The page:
nog

A word you could almost say while swallowing. Come, take a good drink: nognognognog… Naturally, for most people, this word goes neatly with egg. It doesn’t hurt that it rhymes with grog, sounds a bit like glögg and may seem like a condensation of nutmeg. Ah, those guzzling, glugging g‘s – whether from glass, mug or jug, have a big swig and try not to gurgle. On the other hand, if you think this word sounds like a wedding of knob and peg, it so happens that it’s also a word for a cylindrical piece of wood. That version of the word, however, comes from knag or knagge, meaning a short spur from a tree trunk or branch – the k gave a suitable snag. There’s also a South African nog, which is short for nogal (stress on the second syllable), which means “what’s more” or “besides,” but the g in this case is a voiceless velar fricative, and it has nothing to do with drinks, nogal. The nog we drink is another thing… among other things, it’s not clear where it comes from. Oh, we had an idea, you know, but that was last night at the party, and no one wrote it down… Um, it may have something to do with noggin, a small drinking vessel or measure, but no one knows where that’s from either… It might be related to the northern Scottish nugg, which is ale warmed with a hot poker, and that in turn might be related to knag (see above)… or not. Or maybe it’s related to Norwegian nugge, “nudge” (what they do to you to see if you’ve had too much? probably not). One thing’s for sure: nog originally, and still in some parts of England (e.g., Norfolk), is strong ale. So we know that eggnog is supposed to have alcohol in it – if you left the rum or brandy out, you’d be unhistorically abstemious, and participating in yet another meaning shift, nog.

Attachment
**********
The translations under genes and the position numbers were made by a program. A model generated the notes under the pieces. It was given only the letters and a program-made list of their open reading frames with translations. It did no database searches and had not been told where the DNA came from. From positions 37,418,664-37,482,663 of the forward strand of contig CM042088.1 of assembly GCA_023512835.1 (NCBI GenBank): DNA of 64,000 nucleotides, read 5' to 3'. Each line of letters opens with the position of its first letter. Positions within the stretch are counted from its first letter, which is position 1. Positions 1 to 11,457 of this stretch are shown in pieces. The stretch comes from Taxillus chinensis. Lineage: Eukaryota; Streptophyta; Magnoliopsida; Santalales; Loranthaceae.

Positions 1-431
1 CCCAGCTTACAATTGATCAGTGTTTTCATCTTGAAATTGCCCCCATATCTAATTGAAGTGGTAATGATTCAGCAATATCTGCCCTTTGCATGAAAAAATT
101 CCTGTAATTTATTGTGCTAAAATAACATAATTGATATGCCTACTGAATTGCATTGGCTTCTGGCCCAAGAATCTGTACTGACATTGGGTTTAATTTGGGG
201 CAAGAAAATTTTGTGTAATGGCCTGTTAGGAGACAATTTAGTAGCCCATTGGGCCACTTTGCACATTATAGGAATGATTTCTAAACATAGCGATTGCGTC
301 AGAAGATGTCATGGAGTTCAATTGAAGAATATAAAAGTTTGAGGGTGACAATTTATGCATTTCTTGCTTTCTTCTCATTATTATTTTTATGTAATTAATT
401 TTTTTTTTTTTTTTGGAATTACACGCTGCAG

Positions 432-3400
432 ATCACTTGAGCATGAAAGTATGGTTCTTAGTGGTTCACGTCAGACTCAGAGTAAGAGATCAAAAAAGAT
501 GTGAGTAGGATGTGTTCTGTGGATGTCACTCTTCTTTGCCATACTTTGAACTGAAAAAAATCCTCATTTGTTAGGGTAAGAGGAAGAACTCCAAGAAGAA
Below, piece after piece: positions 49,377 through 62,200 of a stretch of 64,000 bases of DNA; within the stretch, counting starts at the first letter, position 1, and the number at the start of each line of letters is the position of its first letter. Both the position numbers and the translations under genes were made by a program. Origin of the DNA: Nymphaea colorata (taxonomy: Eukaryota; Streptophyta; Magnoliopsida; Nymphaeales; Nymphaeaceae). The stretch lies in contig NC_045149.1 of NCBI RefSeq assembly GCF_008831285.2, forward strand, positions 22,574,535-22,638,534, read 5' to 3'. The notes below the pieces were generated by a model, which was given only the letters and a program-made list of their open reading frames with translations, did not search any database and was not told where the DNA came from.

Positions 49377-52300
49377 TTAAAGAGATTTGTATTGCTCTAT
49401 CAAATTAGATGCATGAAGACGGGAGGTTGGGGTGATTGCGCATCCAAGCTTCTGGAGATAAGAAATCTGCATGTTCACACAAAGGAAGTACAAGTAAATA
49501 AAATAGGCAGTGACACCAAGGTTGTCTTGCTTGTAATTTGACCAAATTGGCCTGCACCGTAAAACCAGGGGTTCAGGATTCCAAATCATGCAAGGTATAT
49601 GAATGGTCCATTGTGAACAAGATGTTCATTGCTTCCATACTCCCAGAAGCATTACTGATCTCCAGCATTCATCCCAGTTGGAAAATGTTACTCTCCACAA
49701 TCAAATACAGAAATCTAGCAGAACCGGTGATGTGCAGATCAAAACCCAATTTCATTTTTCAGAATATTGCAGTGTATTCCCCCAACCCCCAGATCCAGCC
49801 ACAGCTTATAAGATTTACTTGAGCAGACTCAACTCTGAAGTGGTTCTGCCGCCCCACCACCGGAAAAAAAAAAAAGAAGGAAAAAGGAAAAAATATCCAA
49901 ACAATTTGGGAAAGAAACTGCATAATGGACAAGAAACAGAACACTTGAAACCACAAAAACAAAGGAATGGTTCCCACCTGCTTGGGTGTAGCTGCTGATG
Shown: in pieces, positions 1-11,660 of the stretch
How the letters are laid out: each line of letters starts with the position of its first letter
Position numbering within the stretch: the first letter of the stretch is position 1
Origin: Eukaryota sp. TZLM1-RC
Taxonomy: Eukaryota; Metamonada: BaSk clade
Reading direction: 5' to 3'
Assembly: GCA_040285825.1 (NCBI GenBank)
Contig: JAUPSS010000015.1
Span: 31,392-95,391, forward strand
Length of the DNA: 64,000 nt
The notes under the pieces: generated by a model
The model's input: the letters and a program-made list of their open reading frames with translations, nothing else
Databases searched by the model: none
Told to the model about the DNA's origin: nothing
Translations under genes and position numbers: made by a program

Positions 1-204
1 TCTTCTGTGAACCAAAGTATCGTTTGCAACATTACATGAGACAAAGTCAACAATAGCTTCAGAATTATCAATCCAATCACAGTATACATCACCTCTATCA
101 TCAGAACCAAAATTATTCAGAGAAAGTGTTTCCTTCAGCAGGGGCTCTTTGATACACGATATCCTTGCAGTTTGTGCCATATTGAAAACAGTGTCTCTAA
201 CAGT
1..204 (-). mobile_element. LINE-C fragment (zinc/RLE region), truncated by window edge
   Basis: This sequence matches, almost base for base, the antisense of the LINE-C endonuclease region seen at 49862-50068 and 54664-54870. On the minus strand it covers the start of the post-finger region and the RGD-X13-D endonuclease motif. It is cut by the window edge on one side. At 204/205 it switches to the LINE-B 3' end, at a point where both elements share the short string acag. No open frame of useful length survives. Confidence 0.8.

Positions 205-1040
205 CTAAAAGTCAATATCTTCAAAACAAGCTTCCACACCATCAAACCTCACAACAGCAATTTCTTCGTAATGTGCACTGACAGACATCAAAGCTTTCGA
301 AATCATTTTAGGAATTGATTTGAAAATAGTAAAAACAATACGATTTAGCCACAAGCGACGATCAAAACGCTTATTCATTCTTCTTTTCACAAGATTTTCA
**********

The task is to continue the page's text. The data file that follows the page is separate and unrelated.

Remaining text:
8 responses to “nog

  1. man, the word nog has been bugging me for years, and frankly I don’t think you’ve helped any. We really should look into the manufacture of alternate nogs, (hey, spellcheck doesn’t even recognize “nogs.”). and soynog doesn’t count.

  2. Also, I might suggest “nougat” as a relative. Distant, maybe, but also creamy, sweet, and nearly the same colour.

    • Oxford gives us this for nougat:

      < French nougat (1750; 1694 as nouga; late 16th cent. in Middle French as nogat, (plural) nogas) < Occitan nougat (a1675), variant of Old Occitan, Occitan nogat < noga nut (< classical Latin nuc-, nux nut: see NUT n.1) + -at (< classical Latin -{amac}tum -AT suffix). Compare Catalan nogat (a1450 in this sense; 1324 in sense ‘nut sauce’), Spanish nuégado (1429; compare nogada sauce made of nuts and spices (1495)), Portuguese nogada (17th cent.), nogado.

      So it comes from the nuts in it, and via the Romance languages, whereas nog seems to be Germanic. The sweetness and colour would seem to be coincidental, although a person with a mind to phonaesthetics might wonder whether there’s some kind of influence there, however nugatory. (Now there’s a word to taste… must add to my to-do list…)

  3. Makes sense. The thing about nog that freaks me out the most is that from french the literal translation is “chicken milk”.

  4. This just in: more reason to keep the alcohol in eggnog: it seems to reduce bacteria. http://www.npr.org/templates/story/story.php?storyId=98499891&ft=1&f=1007

  5. Pingback: Good for You! » just to egg(nog) you on…

  6. Pingback: holiday | Sesquiotica

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